My mom doesn’t understand that a virus is attacking the world.
She doesn’t know that those most at risk are the elderly and that at 96, she’s a non-moving target.
She doesn’t realize that the virus takes the most vulnerable, and those who live in a “memory care” facility are the most vulnerable. Continue reading
“Sit down and don’t move.”
This is the first time in my life I can order my mom around, and she has to listen!
She sits on the couch, back against the long floral armrest, head against an added pillow, legs straight in front of her on the rest of the couch, more pillows raising her feet.
“But,” she protests, “I know where the butter is, and the pan to grill the bread. Don’t use the new tomatoes, use the ones in the vegetable bin, and I’m not sure if the cheddar cheese is on the left side of the refrigerator, or the bottom shelf, and…” Continue reading
In honor of my mom’s 94th birthday on February 28, I’m dedicating this post to her,
I am here again, traveling along the same flat road, watching the tall green maples and oaks turn to scrubby, smaller bush and pine. What is it about my primordial need to return to the ocean – the Atlantic Ocean – every year?
As I breathe in the hot humid New Jersey air, a mixture of dirt, gas, grass, asphalt and salt water, I wonder if it’s just a childhood memory that needs to be rewritten and retold yearly. After all, as a child . . .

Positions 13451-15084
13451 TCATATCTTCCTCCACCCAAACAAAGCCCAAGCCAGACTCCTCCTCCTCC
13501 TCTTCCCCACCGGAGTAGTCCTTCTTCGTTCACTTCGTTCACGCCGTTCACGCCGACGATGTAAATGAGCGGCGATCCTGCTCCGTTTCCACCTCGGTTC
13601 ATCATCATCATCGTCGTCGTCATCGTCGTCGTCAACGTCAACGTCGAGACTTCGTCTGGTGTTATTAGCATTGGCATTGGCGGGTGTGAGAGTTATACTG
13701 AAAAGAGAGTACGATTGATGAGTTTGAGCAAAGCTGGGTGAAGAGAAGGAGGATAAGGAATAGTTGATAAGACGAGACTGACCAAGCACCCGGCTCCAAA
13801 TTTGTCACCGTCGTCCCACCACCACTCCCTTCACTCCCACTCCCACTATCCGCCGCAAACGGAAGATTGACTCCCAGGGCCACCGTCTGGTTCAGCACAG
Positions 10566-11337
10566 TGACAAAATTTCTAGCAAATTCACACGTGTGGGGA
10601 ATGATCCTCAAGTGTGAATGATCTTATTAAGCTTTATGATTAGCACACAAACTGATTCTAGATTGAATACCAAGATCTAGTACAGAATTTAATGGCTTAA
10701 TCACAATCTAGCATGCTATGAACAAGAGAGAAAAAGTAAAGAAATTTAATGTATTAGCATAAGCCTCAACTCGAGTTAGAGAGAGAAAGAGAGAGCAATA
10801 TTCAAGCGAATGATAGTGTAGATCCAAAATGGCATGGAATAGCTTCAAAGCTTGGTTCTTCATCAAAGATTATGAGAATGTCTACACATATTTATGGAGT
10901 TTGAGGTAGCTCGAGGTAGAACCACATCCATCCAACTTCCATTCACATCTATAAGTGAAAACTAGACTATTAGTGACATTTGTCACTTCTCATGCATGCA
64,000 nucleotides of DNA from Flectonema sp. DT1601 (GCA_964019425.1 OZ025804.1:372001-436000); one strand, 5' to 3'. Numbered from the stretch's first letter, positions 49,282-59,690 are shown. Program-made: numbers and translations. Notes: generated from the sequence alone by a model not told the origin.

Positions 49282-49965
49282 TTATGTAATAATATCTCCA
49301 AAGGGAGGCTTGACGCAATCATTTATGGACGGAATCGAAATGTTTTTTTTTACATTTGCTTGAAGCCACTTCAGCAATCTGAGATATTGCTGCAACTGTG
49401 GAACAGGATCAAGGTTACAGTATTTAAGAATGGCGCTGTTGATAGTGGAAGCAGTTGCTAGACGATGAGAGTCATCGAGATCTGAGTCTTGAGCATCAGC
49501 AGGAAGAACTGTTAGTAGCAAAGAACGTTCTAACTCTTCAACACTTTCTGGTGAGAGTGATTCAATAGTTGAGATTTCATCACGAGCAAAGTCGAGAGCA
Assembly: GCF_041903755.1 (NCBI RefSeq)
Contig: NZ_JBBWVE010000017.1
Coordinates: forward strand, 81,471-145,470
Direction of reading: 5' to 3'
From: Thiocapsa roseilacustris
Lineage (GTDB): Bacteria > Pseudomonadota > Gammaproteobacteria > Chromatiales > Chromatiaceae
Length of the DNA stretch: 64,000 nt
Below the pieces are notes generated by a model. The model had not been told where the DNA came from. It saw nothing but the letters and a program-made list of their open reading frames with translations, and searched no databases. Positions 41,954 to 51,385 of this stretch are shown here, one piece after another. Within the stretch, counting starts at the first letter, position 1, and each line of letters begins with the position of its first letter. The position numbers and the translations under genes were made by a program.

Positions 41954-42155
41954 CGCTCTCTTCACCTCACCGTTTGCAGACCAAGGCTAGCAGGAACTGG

“Why is he traveling so closely behind you? How fast are you going?” my mother interrupts my slow, careful thoughts. Continue reading
I seem to embarrass my children regularly.
This was an easy feat when they were young, like, you know, anytime between the ages of 11 and 19.
At five, our kids think we’re heroes.
At 15, we’re idiots.
But in theory, my kids should be too old for me to embarrass.
I’ve discovered this theory is incorrect. Continue reading
Growing up, I never thought that my mother was a PERSON. She was just this entity called ‘MOM.’
I’m not sure when she became a human being. Probably the first time I found out she was fallible. Sometime in my 20s, after I left university.
Before she was a mom.
Once I began my life as a ‘grown-up’ and she and my dad moved to Oklahoma, of all places, I began to miss her. I was surprised, because we were never particularly close. Continue reading